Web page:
Grow It. Sell It. Tax It.
Grow It. Sell It. Tax It.
This letter pertains to Mike Myer’s thought piece a few days back, regarding West Virginia’s penchant to embrace recreational marijuana; his thoughts smack of assumption and suspicion. He and the other naysayers at the press’s Legislative Lookahead event he referenced had better stop watching Cheech and Chong movies if they want an accurate fix on marijuana users. They might learn that not every recreation marijuana user is a pothead, stoned 24/7, sucking in smoke until the joint burns the fingers brown, guffawing and misbehaving.
Mr. Myer wrote, “Despite serious concerns expressed by many in the health care and law enforcement communities, some members of the West Virginia Legislature seem determined to legalize marijuana for recreational use. (What exactly are these “serious law and medical concerns?” Gangs of ravaged recreational-marijuana smokers running through West Virginia’s streets, frolicking into the wee hours of the night, soaping the windows of police cruisers, spiking their donuts with silly weed, and making funny faces at church goers on Sunday mornings; fearful of the fudge bars drug emporiums supply the medical industry, whose front-line providers continue to addict a huge slice of West Virginians, will run out of sugar?)
Those “some members … seem determined to legalize marijuana for recreational use” must be the misbegotten cousins of Cheech and Chong to have such thoughts.
Mr. Myer wrote, “… the marijuana plant contains many chemical compounds about which we know little. (The inference here is that chemical compounds are harmful. This warning sounds from a closet of ghosts conjured up by naysayers and supplied these stock warnings by drug monopolies, troubled that their products may be outperformed and they are being left out of the rush to legalize marijuana.
Mr. Myer wrote, “THC … Its effects on humans appear to be relatively benign. It is, however, the compound that has the effect users of marijuana desire.” (THC is “the psychoactive ingredient that makes the user feel high.”) Is that such a bad thing? A good feeling without a hangover.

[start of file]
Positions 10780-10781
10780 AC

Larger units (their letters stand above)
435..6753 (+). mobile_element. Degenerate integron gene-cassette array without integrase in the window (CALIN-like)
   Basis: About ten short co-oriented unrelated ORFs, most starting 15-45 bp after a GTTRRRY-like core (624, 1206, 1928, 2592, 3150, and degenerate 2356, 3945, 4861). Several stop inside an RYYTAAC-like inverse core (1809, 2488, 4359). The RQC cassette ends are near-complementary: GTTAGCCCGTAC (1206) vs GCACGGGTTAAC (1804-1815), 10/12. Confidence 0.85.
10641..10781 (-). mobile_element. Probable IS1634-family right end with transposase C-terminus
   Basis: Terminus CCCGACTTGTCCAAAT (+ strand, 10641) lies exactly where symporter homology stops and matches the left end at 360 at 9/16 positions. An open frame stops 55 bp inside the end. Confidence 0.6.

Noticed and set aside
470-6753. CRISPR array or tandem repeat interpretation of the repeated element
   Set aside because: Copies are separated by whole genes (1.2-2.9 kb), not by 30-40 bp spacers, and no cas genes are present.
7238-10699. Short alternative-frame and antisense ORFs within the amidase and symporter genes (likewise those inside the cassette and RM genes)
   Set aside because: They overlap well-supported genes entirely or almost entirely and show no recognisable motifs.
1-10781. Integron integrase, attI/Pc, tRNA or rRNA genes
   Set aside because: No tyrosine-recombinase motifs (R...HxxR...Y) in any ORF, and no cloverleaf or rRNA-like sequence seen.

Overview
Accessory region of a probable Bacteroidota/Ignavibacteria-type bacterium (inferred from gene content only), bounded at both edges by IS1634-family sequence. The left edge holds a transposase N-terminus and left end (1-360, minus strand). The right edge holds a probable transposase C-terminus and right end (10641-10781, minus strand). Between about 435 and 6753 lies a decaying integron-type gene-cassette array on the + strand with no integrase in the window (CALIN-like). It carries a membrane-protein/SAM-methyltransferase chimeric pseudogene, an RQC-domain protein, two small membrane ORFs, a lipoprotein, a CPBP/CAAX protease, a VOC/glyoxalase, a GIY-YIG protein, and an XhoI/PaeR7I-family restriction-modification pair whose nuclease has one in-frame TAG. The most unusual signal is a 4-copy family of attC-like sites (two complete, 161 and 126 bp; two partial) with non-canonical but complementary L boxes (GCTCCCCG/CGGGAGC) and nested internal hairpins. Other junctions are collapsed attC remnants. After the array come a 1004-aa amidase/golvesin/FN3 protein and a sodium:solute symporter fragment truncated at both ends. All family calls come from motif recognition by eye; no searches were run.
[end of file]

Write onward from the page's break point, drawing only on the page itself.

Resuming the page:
Mr. Myer wrote, “So why not give all those who want to get high for pleasure, not health care, all the THC they want, as long as it’s in pill form?” (Who will make the pills — drug companies currently ripping the heads off the American public?) For mysterious reasons green, plant-grown marijuana is the devil’s bane to the moralist mind. Keep it simple; it is what it is.
Mr. Myer wrote, “But, just like legalized gambling, any windfall West Virginia would realize would be just that — temporary, until other nearby states began competing with us.” (So what? Can a poor state like West Virginia turn its nose up, if $80 million becomes a mere $50 million? And, that reduction would be long in coming because Pennsylvania and Ohio are grannies creeping around in candlelight, pulling shutters tight against the bogeyman.)
Mr. Myer wrote “Why not just permit sale of tetrahydrocannabinol — THC, as it’s referred to commonly — to everyone?” (THC “can treat or prevent nausea and vomiting caused by cancer medications when other medicines do not work. It can also increase the appetite for AIDS victims.” It can reduce pain in arthritic seniors, besieged veterans, and chronically-ill children, replacing addicting pain-killing opiates.) Hip-Hip Hooray for rationality to emerge from Mr. Myer’s musings!
Mr. Myer wrote: “It’s going to happen. Perhaps not this year, but within the next two to three years — as the state budget crunch some are predicting returns to haunt us — that $80 million a year is going to become intoxicating to lawmakers.” (What also could have been written: West Virginia needs alternative sources of income, because the state cannot continue to be myopic to the reality that coal and gas industries will say, “Adios hillbillies” when they exhaust our natural resources. (“These cut-up mountains, polluted waterways, sludge ponds, rusted pipelines, befouled air, and maimed and sick casualties are yours to keep.”)
I agree that ‘it is going to happen’ in West Virginia. But how? Mr. Myer could have written: “Keep it simple. Look to marijuana’s grassroots. Grow it. Sell it. Tax it. Reap its profits. Keep the Capital donkeys from stomping over a recreational marijuana law.”